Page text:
Java Simon is a simple monitoring API that allows you to follow and better understand your application. Monitors (familiarly called Simons) are placed directly into your code and you can choose whether you want to count something or measure time/duration. Access to Simons is provided via static SimonManager.

We hope all necessary documentation is there and it will be extended in the future for sure. Aside from core functionality featuring standard stopwatch/counter monitor types we provide Simon JDBC proxy driver featuring these monitors – so you can check how various JDBC calls perform, pin down slowest selects, etc. Driver is JDBC 3 compliant with data source implementations available and it was tested with Glassfish/XA datasource with Oracle as the underlying database.

What can typical Stopwatch do?

  •  it can measure time splits, parallel measurement is supported;
  • it provides total time, number of time splits, tracks max/min time, time stamp when extremes were measured, deviation, …;
  • and like every Simon it tracks first/last usage time stamp and features like enable/disable/reset are also available.

Why we brought in a new API when there is JaMON available? Well, we tried it with JaMON but than we wanted to crucial things that JaMON doesn’t provide:

  • as said – we wanted to measure time in nanoseconds (hence JDK 1.5 or higher is required);
  • we wanted all monitors to be organized somehow – so we implemented tree hierarchy similar to java.util.logging API – this provides powerful features like enable/disable/reset of the whole subtrees of this monitor hierarchy.

Version 1.0 contains core functionality and we realize it lacks many important features in the bigger picture of application monitoring. Our plans in the future covers:

  • Declarative Simon configuration.
  • JMX access to Simons, their values and enable/disable features.
  • Sampling, collecting, agregating with persistence backend (file/DB).
  • …and probably more, but not all in the next major release. 😉

JPA, PostgreSQL and bytea vs. oid type

I started to work on a private project using JBoss Seam, Facelets, RichFaces (proven stack from Seam’s Booking demo :-)) with PostgreSQL 8.3 as a backing database – database I prefer for years for whatever reason. Hibernate is used as the JPA provider (packaged with Seam anyway) and the most recent JDBC 4 driver for PostgreSQL is used.

I added column:

picture bytea;

Somehow – after reading 8.4 Binary Data Types – I thought that bytea is the right guy for the job. Of course I had an entity with proper annotation and field:

    private byte[] picture;
    @Basic(fetch = FetchType.LAZY)
    public byte[] getPicture() {
        return picture;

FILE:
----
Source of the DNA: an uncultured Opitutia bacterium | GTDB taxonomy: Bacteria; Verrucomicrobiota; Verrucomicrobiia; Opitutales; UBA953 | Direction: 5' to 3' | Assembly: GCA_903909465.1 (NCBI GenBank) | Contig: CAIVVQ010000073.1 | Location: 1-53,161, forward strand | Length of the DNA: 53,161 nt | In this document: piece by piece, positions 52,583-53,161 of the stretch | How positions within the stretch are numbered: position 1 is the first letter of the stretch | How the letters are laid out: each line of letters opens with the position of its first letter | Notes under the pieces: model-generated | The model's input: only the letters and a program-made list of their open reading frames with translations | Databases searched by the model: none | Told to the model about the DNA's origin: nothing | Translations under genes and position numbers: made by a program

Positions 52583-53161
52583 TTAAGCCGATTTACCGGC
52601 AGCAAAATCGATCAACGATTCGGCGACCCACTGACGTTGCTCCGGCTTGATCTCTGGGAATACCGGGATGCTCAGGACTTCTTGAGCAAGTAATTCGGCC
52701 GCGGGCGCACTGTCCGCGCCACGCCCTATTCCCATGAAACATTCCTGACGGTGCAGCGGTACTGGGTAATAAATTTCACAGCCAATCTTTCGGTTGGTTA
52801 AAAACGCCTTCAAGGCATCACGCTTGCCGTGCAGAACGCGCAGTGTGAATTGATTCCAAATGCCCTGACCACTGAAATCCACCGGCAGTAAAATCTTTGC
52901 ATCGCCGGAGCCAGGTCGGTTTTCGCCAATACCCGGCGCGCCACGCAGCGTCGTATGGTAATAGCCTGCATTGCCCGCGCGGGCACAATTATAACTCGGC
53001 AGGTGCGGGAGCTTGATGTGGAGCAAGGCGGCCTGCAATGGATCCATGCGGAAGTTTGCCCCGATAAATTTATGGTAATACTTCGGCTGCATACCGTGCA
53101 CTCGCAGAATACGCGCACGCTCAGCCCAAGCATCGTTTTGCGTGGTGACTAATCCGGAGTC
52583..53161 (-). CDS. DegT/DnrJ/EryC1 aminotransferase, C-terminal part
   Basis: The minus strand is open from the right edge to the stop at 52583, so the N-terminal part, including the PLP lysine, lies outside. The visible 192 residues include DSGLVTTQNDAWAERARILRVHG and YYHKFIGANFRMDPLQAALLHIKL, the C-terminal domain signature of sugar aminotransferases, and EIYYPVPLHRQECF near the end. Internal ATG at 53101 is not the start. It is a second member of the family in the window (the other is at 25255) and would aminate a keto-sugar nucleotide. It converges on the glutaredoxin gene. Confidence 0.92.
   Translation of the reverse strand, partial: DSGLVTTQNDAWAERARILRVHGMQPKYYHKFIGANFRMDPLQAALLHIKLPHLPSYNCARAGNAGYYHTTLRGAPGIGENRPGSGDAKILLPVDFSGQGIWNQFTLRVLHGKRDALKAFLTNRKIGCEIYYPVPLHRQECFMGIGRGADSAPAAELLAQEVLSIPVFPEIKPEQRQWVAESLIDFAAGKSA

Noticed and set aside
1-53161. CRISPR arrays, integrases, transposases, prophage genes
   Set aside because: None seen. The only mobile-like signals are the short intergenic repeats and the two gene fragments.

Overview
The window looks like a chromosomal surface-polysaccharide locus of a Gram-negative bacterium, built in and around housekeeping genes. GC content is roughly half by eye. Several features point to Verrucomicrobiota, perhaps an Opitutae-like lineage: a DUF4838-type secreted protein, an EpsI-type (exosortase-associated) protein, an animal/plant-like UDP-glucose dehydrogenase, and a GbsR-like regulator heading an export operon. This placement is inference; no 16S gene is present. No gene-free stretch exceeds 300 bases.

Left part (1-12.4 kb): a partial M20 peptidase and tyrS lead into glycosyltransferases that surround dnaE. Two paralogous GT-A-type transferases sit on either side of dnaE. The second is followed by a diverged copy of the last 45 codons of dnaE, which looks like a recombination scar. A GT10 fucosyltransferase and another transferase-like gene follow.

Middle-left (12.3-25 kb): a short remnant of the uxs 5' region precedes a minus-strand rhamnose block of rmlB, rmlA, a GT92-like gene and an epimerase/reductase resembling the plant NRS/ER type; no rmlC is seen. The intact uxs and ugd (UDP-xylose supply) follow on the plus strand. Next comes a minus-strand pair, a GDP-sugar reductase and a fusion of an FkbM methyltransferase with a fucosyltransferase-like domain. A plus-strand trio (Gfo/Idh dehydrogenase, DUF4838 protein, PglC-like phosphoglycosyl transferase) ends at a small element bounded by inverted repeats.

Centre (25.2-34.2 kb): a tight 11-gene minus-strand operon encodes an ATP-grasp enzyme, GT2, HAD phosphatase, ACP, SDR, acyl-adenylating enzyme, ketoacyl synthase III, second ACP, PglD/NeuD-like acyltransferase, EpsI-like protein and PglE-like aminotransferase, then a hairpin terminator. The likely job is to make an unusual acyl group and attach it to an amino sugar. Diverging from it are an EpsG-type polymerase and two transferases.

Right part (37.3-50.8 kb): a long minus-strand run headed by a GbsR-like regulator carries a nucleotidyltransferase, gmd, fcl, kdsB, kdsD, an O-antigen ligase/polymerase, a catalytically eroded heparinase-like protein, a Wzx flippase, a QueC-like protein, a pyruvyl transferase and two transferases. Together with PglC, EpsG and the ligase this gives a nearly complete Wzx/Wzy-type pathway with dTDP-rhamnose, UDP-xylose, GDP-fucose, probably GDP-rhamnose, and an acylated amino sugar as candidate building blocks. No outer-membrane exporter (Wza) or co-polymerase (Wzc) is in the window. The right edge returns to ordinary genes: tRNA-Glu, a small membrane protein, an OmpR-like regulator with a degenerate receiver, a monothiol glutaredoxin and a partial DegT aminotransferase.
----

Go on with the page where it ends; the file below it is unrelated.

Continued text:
public void setPicture(byte[] picture) {
        this.picture = picture;

What was my surprise when following exception occurred:

java.sql.SQLException: ERROR: column "picture"
  is of type bytea but expression is of type oid

Now – when I know the solution – this message is pretty clear. It would be in case different types were mentioned in the message. While I understood that “he” somehow dislikes bytea, I couldn’t understand what the hell “oid” (as an “object identifier”) has to do with it?

I started my investigation with Google in one hand and PostgreSQL in the other. While 8.16 Object Identifier Types was not very helpful – as in “what does have ‘unsigned four-byte integer’ to do with my byte array?!” – some googled pages convinced me that oid indeed is that type I should use – mostly one from domain. Truth is that I didn’t understand why and how that oid type manages to store my byte array. But I’ve tried it, it stores it, it reads it, no exception is thrown.

Now I’ve finished second part of my investigation and the results are:

  • There is special Large Object facility in PostgreSQL and it’s based on using oid type that references actual large object stored in different table behind the scene.
  • JDBC documentation also mentions that you can use oid instead of bytea.
  • In that same chapter you can learn that bytea is supported since JDBC 7.2 version – that is not very long ago.
  • I don’t know if JPA/Hibernate can use bytea, but – honestly – I don’t care while this works fine. And it does.

So if you use PostgreSQL along with JPA and bytea type is throwing an exception, try oid. I’m not sure how well JDBC supports bytea, I don’t know why JPA wants to use oid and if other JPA providers (Toplink?) can use bytea. It’s not straightforward to use oid as a type for binary data – because you can learn this only in JDBC documentation and not in the mainstream PostgreSQL manual (I don’t count that chapter 31 because you’ll likely never use it while creating your tables). If you google this with along with “JPA” or “@Lob” your results might not lead you to proper articles quickly enough… so hopefully this post might help it a bit.

If you have some facts to add, feel free to comment.

Edit 8-Feb-2013 – warning: My colleague informed me that after removing oid row from a table, large object itself stays in the DB if you use Hibernate (can’t tell anything about other providers). Reportedly, there is hot ongoing debate between Hibernate and PostgreSQL guys. Both may be right that it’s not their job to do the stuff and they don’t have enough information to delete the object, because large object itself can be shared and referenced from more tables and in fact only you, the programmer can know if the object can go away or not. Check the PostgreSQL documentation to find out how to remove the object, also check if vacuumlo doesn’t solve your problem.